Saturday, May 30, 2015
Post Malone wasn't going to let himself take this one for granted. Here he was, in his hometown, playing his first-ever sold-out show. Decked out in Dallas gear, including a Cowboys hat and Dirk Nowitzki jersey, Malone paced the stage at Trees
on Saturday night in a near-daze, his arms up in the air, head back, flashing a big grin with his sparkling, grilled teeth. He even played his hit song, "White Iverson," twice — which was just as well because he only played for 25 minutes.
Talk about a victory lap.
But unlike the character in "White Iverson," caught up in his dreams of gaudy wealth, Malone was a playful, down-to-earth hero at what amounted to a homecoming party for the Southlake native. His even being here was a bit of an anomaly, the result of one song that went viral. He was, above all else, gracious, clasping the hands of his fans from the stage and pacing around as though storing every detail he could into his memory bank. Playing "Iverson" a second time was a nice, funny and self-aware touch.
The night was all a little bit surreal, if not a bit of a shit show, as fans tried sneaking into the venue and at least one brawl erupted in the balcony towards the end of Malone's set. The show had been advertised as "Post Malone and Special Guests," and while there were rumors of who those guests would be, Malone played his whole set with only his DJ. (Sorry, no guest appearance from ASAP Ferg, as some folks hypothesized.) It was a given that the headliner, with only a handful of songs available online, wouldn't play for that long, so the opening sets averaged out to something around eight minutes apiece.
But the night was all about Malone anyway, and a lot of that had to do with curiosity. That's not too surprising given how Malone came to play this show in the first place: He's Internet famous. The show provided a convenient cap to a run of Dallas hip-hop events that came to be dubbed #DallasWeek, which was apt: #DallasWeek was essentially a happy accident, a bit of opportunism from some local promoters. "Iverson" is itself a bit of a happy accident for Malone: Few people know much of anything about him, except that his song has gone viral, and it's good. Pretty damn good. It's even gotten him a lot of love from places like Complex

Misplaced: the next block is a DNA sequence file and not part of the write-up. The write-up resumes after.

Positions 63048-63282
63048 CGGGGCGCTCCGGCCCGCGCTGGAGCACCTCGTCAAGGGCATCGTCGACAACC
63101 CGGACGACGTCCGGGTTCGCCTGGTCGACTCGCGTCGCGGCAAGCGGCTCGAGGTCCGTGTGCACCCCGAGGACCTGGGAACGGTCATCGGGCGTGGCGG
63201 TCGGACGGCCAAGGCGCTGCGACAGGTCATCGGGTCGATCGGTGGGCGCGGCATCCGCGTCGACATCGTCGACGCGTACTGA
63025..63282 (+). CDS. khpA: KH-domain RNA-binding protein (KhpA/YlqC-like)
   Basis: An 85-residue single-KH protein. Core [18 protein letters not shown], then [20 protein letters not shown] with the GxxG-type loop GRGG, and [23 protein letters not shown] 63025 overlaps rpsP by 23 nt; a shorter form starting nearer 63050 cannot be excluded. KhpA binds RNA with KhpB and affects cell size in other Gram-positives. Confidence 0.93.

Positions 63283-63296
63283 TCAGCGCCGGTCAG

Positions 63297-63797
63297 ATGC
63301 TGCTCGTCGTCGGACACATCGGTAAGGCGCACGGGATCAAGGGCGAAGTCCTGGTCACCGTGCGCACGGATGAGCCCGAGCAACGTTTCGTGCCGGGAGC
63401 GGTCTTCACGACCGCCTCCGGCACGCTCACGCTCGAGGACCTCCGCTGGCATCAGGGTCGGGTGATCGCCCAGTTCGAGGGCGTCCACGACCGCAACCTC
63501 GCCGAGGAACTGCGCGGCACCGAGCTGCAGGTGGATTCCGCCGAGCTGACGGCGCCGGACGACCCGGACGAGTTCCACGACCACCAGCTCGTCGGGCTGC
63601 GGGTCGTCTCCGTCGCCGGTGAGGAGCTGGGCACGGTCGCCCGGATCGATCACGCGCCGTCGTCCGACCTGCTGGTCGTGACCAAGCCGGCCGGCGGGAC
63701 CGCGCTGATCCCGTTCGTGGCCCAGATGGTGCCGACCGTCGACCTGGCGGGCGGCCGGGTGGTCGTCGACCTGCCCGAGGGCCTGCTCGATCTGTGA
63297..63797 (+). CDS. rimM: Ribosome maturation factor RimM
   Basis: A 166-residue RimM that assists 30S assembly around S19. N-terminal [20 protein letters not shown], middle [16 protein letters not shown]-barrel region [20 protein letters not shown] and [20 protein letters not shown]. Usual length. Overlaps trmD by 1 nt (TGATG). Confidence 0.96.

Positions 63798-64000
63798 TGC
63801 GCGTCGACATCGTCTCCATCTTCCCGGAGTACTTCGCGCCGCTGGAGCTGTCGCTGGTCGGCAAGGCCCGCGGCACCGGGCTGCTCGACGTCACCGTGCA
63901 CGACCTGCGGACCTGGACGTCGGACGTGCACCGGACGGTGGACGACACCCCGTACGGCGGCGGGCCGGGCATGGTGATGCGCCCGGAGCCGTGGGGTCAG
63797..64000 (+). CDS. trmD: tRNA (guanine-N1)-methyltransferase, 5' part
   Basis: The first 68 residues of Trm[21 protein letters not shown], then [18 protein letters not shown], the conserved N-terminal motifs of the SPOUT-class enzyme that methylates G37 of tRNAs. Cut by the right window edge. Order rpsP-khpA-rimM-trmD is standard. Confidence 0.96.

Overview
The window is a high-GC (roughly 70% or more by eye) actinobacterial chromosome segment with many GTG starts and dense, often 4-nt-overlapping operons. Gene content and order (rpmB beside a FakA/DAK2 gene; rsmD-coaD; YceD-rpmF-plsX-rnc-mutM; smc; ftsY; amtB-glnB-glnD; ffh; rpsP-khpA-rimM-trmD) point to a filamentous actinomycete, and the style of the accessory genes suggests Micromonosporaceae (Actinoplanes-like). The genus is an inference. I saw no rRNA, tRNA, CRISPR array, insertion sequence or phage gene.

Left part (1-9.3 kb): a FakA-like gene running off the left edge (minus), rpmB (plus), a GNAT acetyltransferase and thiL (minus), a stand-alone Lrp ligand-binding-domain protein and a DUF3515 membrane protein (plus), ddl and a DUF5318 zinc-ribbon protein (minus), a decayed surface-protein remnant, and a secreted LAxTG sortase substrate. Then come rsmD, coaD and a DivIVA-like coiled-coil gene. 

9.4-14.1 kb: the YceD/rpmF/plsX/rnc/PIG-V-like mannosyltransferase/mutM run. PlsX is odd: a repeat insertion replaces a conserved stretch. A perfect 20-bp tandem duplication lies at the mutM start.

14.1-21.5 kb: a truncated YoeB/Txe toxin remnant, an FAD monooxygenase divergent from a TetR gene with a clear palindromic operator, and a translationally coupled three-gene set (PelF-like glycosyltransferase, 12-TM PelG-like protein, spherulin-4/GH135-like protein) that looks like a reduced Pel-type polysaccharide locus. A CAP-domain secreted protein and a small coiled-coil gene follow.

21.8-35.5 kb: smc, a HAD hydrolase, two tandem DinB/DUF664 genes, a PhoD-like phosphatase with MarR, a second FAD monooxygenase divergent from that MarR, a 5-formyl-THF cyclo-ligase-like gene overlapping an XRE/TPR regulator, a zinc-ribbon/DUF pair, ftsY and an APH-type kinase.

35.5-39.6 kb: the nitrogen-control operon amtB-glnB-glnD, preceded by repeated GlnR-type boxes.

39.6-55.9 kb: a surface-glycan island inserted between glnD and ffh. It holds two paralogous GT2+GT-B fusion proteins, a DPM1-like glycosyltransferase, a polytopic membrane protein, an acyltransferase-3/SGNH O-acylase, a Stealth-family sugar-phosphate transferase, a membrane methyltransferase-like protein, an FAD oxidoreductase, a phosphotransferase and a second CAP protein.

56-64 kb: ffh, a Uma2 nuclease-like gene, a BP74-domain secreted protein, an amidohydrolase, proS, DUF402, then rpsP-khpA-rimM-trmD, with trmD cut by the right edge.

The other main thing we know is that Malone is from Dallas (or the Dallas area), which makes him about as big a deal as anyone in local hip-hop right now — which is funny because he doesn't live here anymore. Much like the other Dallas native making national waves this year, Justin Mohrle (who was in attendance Saturday night), Malone lives in Los Angeles. This was his first proper show in town since going viral over the winter, and it was a leap of faith to have him play such a big room with such little music to back it up. He sold the place out, but even in his hometown he remains an unknown to the broader audience.
In the end, there wasn't all that much to be gleaned from the night, besides his shout out to the late ASAP Yams and the fact that his songs — the few that he played — stand up pretty well live. "Iverson" works as well as it does because it's tongue-in-cheek, yet if Dallas is the city of $30,000 millionaires then its outward aspirations for wealth and wasteful spending make for a somehow perfect local anthem. One way or another, it resonates with the (mostly very young) crowd who showed up to Trees. From the opening notes of the song, almost everyone in the room raised their phones in the air and sang along all the way through.
Malone, who was joined on stage by a crowd of 20 or 25 people that only grew as the set went on, let himself have some fun with things too. More than once, he faked out the crowd about not having any more songs to play, which was a tease as much as it was a joke at his own expense. In fact, he had a new song to roll out, "40 Funk," which went in a grimier, trap-rap direction than the hazy, lethargic "Iverson" or its spiritual counterpart, "Tears." (Sadly, there were no Bob Dylan covers.
) When he launched back into "Iverson" at the end of the set, he let the crowd do most of the singing, diving instead into the throng of people to crowd surf — keeping himself, once again, firmly in the moment.
So were these Malone's 15 minutes of fame, or was it the beginning of something bigger? The jury is still out on that one. He didn't exactly knock it out of the park, but it was also hard to come away believing he's anything other than a class act, one who could make a good representative for the city even if he doesn't live here anymore. He's smart enough to seize an opportunity when it comes, but he also seems to have his feet on the ground. That's a pretty good start.